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Taking Root

Rory Meyers Children’s Adventure Garden at the Dallas Arboretum
8525 Garland Rd.
Hours: 9am–5pm daily.
Admission: $15 for adults and $10 for kids ages 3–12 for the main garden, plus a $3 fee for members and nonmembers to enter the children’s garden. Tickets are timed for entry. Purchase tickets online in advance to ensure entry.
Parking: Valet parking only will be available in the parking lots in front of the Children’s Garden and at Lakeland Drive. $10 for self-parking at the main public lot. Future parking at Garland/Gaston Road will be $5.

When the grand entrance gates to the Dallas Arboretum’s Rory Meyers Children’s Adventure Garden finally swing open on September 21, the sight of the 20-foot-wide waterfall, treetop canopy walk and other larger-than-life exhibits just might take your breath away. Lucky for you, there’s oxygen to spare thanks to the cornucopia of flowers and greenery that are integrated into this garden paradise on the southeastern shore of White Rock Lake.
The Dallas Arboretum, already ranked among the United States’ top ten botanical gardens, is now entering the world stage with this eight-acre, $62 million addition, which has both the fun factor of an amusement park and the educational value of a science laboratory that families won’t be able to get enough of.
Go ahead and plan a return visit, because you’ll need more than one trip to explore every inch of the 17 learning galleries and, yes, you’ll want to see it all. Each of the 150-plus interactive exhibits is designed to change the way your kids look at the natural sciences by stimulating their senses in a way that textbooks can’t.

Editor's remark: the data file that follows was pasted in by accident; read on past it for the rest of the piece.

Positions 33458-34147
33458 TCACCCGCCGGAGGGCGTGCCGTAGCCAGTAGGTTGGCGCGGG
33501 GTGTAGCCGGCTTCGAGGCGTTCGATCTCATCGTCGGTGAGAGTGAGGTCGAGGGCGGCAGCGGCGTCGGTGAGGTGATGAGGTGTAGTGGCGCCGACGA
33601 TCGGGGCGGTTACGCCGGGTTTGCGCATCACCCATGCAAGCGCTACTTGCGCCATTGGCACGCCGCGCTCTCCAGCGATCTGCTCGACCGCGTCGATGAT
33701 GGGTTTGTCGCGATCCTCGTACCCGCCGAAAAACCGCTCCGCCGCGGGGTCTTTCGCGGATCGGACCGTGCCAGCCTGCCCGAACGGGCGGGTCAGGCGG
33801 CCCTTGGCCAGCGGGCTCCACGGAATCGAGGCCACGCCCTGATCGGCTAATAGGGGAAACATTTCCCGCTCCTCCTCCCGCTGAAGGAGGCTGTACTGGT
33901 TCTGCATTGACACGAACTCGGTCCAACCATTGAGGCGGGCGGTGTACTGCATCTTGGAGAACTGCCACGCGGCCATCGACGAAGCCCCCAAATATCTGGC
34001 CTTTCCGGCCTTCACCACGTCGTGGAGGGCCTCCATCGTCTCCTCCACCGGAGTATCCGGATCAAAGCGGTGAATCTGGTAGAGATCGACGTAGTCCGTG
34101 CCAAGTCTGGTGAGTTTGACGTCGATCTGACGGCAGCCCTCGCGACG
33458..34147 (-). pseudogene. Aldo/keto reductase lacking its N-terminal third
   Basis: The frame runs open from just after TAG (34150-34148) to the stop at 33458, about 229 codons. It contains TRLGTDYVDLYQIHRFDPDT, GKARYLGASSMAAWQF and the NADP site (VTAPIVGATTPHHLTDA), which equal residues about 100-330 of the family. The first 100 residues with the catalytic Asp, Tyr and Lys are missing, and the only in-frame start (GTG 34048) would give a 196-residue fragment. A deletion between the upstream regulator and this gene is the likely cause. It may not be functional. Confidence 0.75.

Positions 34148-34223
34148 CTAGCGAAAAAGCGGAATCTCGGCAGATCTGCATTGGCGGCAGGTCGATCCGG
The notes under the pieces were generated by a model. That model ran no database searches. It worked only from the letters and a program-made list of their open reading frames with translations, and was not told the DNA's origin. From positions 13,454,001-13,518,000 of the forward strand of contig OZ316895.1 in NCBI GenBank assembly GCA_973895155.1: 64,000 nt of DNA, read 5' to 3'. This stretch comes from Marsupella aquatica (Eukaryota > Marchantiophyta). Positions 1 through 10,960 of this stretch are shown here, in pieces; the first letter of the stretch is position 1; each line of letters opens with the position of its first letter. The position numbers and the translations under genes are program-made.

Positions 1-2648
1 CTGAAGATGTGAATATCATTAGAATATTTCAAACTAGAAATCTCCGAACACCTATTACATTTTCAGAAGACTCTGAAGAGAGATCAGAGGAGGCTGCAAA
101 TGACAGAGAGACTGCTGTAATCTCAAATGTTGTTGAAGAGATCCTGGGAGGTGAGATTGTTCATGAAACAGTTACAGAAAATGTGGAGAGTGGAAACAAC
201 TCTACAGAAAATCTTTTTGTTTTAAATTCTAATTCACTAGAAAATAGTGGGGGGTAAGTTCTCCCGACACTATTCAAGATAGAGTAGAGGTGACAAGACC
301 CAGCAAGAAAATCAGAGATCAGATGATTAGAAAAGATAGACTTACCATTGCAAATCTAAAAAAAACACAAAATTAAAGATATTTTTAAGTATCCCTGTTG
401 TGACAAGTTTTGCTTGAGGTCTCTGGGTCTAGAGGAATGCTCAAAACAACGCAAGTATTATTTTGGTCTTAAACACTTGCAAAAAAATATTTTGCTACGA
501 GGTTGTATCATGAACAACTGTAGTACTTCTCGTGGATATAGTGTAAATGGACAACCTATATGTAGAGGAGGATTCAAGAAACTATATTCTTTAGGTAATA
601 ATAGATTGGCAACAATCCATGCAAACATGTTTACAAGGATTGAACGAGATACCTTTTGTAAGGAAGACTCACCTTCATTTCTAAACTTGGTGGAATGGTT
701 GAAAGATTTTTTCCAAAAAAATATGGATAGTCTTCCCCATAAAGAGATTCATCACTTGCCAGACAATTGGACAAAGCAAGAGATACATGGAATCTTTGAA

The Pure Energy area, for starters, looks like a thing of the future. With a little help from water blasters, kids will learn how wind, water and solar power are harnessed to create electricity. For a jump zone like you’ve never seen, take the spiral staircase up through a 32-foot fabricated tree for cargo netting at treetop level. See those giant 3-D flower puzzles and the 16-foot-tall flower pot? Those reveal the inner workings of plant life in a Honey, I Shrunk the Kids-style exhibit.
You’ll find glistening high-tech features around every bend: a real weather station at the Energy Tower, a six-foot-long kaleidoscope, and inside the Discovery Center, the largest OmniGlobe in the state. With the touch of a button, the illuminated globe toggles from a model of the 2004 tsunami to real-time images of weather streamed through NASA.
Most of the exhibits are targeted to kids in middle school and down to preschool, and toddlers can get in on the action at First Adventure, a fanciful play area with a plant petting zoo, caterpillar maze and a potting shed for pint-sized gardening.
This spectacular venue will draw families from across North Texas and beyond, so expect at-capacity crowds and tight parking while plans are in the works to expand parking options nearby – a small price to pay for this new opportunity to expand your child’s horizons.
Published September 2013